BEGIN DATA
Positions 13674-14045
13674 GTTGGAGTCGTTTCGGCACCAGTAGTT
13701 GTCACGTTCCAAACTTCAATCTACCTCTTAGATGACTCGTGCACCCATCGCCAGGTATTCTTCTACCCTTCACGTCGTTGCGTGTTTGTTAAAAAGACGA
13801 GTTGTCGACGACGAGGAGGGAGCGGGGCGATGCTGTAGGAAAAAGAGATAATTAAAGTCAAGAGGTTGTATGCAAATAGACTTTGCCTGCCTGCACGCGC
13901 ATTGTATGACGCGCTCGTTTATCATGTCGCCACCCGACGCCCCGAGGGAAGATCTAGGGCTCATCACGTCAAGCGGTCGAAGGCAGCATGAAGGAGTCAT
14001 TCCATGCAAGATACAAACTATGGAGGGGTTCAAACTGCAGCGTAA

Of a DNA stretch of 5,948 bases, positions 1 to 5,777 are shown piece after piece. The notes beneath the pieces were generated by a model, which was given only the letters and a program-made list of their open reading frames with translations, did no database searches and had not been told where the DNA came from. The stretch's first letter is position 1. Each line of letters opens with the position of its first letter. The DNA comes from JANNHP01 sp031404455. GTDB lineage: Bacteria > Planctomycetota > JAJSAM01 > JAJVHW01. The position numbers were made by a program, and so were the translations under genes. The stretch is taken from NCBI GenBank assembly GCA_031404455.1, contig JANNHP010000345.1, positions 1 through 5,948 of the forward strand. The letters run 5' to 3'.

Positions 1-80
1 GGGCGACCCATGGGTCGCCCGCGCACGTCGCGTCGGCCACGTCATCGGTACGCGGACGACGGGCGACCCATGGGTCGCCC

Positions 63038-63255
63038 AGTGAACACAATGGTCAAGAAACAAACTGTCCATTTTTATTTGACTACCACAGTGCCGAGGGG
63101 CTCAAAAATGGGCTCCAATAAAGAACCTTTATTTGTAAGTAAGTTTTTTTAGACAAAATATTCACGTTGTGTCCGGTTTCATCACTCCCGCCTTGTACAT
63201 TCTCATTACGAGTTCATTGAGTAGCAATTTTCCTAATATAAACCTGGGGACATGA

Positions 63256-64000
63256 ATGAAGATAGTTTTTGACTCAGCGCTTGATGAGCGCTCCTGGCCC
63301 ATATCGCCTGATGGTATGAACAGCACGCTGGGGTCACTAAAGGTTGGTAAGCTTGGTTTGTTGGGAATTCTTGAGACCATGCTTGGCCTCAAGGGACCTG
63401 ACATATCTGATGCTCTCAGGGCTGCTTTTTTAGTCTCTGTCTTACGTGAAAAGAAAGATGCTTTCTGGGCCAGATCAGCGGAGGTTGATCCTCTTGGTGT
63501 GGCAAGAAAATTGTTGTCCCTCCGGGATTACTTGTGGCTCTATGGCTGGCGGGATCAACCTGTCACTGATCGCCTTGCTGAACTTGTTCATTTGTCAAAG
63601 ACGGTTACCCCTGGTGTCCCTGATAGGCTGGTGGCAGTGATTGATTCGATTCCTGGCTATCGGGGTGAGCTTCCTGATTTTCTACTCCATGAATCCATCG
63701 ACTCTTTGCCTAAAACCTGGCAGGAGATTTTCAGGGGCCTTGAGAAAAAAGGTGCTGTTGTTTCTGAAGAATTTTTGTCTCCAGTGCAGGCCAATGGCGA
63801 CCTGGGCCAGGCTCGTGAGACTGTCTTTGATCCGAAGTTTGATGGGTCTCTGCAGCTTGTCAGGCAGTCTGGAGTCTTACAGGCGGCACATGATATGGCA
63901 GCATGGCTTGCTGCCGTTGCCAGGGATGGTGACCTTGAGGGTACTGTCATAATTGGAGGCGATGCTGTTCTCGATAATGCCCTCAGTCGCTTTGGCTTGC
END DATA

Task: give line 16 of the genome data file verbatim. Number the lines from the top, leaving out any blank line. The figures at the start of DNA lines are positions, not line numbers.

63301 ATATCGCCTGATGGTATGAACAGCACGCTGGGGTCACTAAAGGTTGGTAAGCTTGGTTTGTTGGGAATTCTTGAGACCATGCTTGGCCTCAAGGGACCTG